9Mile Labs: First Demo Day and Research on Accelerator Effectiveness
9Mile Labs, the new Seattle area startup accelerator for business-to-business companies, delivered nine new companies to potential investors Tuesday.
Begun earlier this year on the premise that the high rejection rates of other startup accelerators such as Techstars indicated a need for more accelerators, 9Mile Labs set out “to build a world-class entrepreneurial community in the Pacific Northwest” with “an emphasis on community… one of the things that this area has in spades,” says 9Mile Labs partner Tom Casey.
Indeed, each of the CEOs presenting their businesses to a crowd of about 200 supporters and potential investors at the Bell Harbor Conference Center on the Seattle waterfront praised the mentors they were connected with through the accelerator during the last five months. That network of dozens of mentors, along with work space at the SURF Incubator and a $20,000 investment, are the main benefits the startups receive in exchange for giving 4 to 8 percent equity stakes to 9Mile Labs.
Veteran Seattle-area venture capitalist Enrique Godreau III, venture partner at 9Mile Labs, says that the willingness of experienced technology leaders to nurture entrepreneurs in this way contributes to the strength of the local innovation economy, evidenced most recently by a Ewing Marion Kauffman Foundation report (PDF) ranking the top U.S. metropolitan areas by high-tech startup density. In 1990, Seattle ranked 12th. In 2010, the latest year examined in the report, Seattle ranked 5th—the biggest jump in ranking of any large city measured.
“We are very focused on helping to build a sustainable regional ecosystem that will continue to secure Seattle’s leading role as a startup hub,” he says.
Godreau also notes that technology startup accelerators—built on a hybrid venture investment and education model—are a “fairly new exercise,” noting that Y Combinator in Silicon Valley began only in 2005.
“There’s been remarkably little evidenced-based research to understand exactly why and how it is that startups benefit from these types of programs,” Godreau says.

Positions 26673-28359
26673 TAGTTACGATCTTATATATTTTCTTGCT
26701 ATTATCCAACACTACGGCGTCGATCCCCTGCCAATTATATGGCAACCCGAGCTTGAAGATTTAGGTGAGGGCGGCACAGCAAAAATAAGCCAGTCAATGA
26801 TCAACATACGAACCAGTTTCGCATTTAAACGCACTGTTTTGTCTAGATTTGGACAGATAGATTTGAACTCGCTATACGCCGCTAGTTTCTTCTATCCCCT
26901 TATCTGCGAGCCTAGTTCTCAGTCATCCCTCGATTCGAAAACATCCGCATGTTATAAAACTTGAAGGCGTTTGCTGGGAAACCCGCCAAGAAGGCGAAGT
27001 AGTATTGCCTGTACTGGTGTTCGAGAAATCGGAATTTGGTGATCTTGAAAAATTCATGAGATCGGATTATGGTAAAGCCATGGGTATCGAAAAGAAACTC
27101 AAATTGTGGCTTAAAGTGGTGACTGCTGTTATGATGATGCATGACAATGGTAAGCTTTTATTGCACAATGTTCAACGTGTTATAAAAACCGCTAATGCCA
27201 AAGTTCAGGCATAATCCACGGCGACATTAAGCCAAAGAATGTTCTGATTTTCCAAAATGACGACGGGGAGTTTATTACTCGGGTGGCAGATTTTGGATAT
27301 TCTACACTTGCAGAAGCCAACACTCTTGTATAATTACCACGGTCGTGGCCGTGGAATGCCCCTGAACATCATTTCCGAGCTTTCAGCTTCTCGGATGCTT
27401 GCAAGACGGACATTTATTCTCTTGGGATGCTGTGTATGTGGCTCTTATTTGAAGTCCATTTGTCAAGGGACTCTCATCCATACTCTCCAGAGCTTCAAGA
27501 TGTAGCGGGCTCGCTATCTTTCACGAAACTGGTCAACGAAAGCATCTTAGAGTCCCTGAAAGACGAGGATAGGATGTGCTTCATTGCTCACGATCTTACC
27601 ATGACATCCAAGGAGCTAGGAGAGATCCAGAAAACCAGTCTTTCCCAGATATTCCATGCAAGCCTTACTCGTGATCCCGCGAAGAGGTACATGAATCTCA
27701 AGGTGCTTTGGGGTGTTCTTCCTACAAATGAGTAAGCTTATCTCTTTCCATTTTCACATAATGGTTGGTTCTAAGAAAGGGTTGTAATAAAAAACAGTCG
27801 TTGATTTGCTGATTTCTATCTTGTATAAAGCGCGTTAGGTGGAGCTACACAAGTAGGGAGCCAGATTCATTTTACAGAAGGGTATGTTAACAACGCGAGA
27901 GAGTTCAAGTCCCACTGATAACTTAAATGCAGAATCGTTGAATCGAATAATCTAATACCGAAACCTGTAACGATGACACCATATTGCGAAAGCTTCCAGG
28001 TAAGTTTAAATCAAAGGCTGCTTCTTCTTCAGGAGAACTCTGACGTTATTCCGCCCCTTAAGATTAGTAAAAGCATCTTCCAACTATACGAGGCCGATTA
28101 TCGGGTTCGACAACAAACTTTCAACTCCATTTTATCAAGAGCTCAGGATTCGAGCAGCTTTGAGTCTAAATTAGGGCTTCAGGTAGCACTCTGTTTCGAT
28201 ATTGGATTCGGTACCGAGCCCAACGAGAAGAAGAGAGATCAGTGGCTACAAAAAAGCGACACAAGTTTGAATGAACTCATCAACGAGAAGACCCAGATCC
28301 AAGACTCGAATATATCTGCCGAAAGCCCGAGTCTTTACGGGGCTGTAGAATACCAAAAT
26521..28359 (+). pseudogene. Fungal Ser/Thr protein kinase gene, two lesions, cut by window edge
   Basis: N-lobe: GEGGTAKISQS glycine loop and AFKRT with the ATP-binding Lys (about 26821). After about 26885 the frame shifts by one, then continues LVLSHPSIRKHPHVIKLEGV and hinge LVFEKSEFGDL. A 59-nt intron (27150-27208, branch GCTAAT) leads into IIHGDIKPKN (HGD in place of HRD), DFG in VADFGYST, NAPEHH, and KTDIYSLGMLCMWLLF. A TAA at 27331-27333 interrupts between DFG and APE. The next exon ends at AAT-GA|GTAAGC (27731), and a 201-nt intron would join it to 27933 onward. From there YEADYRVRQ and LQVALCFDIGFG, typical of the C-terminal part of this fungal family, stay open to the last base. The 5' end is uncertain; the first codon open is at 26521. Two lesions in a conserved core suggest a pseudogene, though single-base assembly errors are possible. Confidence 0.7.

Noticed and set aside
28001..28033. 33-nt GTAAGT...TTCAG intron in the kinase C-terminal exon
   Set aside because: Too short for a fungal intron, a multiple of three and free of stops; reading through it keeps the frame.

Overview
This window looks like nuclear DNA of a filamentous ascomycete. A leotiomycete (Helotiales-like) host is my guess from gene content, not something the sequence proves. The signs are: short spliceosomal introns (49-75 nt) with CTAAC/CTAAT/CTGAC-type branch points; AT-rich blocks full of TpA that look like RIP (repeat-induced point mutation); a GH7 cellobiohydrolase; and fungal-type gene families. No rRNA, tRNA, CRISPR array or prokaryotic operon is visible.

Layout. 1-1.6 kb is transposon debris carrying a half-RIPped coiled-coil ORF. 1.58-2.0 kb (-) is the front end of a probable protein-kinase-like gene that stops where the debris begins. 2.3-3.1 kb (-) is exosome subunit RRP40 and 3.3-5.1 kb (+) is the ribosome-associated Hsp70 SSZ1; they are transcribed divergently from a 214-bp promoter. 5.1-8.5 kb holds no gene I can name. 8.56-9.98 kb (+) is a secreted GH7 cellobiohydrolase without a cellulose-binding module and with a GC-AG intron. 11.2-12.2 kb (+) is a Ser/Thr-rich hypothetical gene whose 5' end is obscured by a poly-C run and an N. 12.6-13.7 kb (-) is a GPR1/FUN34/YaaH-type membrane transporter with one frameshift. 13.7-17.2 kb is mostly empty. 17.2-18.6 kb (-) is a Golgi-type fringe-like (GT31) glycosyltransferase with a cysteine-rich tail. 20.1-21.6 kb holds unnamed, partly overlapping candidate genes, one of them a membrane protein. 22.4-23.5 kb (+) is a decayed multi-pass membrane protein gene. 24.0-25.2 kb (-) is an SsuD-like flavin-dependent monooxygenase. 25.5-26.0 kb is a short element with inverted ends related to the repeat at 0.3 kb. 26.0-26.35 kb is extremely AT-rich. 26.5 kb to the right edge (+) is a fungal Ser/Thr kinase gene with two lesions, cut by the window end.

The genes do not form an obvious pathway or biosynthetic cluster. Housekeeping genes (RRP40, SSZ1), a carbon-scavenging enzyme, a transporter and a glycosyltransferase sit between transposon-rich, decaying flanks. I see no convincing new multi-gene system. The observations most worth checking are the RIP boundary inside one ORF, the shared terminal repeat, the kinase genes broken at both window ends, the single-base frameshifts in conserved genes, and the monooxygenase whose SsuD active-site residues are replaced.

9Mile is taking steps to change that. Godreau says entrepreneur, investor and University of Washington affiliate faculty member Skip Walter has led a team of researchers in conducting personality tests, interviews, and surveys of the participating entrepreneurs and mentors. They intend to continue tracking the companies for three years to try to better understand best practices in startup accelerators.
(Walter has filmed hundreds of hours of footage over the course of the program as part of the research. This has had the ancillary benefit of giving the startups a “rewind button,” allowing them to go back months later and review why they made a particular decision, Casey says.)
The 9Mile companies were deliberately silent on their funding status and goals, Godreau says, reflecting the changing landscape for startup companies thanks to new regulations under the JOBS Act. Beginning Sept. 23, for the first time in 80 years, companies can engage in general funding solicitations—essentially publicizing that they are raising capital—but doing so requires the disclosure of more information about investors to the SEC to ensure it’s only taking money from so-called accredited investors. Godreau says 9Mile decided to err on the side of caution, and avoid inadvertently engaging in a general solicitation that could have implications for funding scenarios going forward.
He says, however, that several of the companies are fully subscribed for their forthcoming capital needs, or well on their way to being so.
Based on their six-minute presentations, each of the nine companies has a seemingly compelling business opportunity. Here are a few that stood out for me:
—Millennials raised on Facebook and Twitter aren’t going to wait around for a 25-year service pin, the sort of seniority based merit recognition that has been typical at many companies. MeritShare makes a platform for giving praise that … Next Page »
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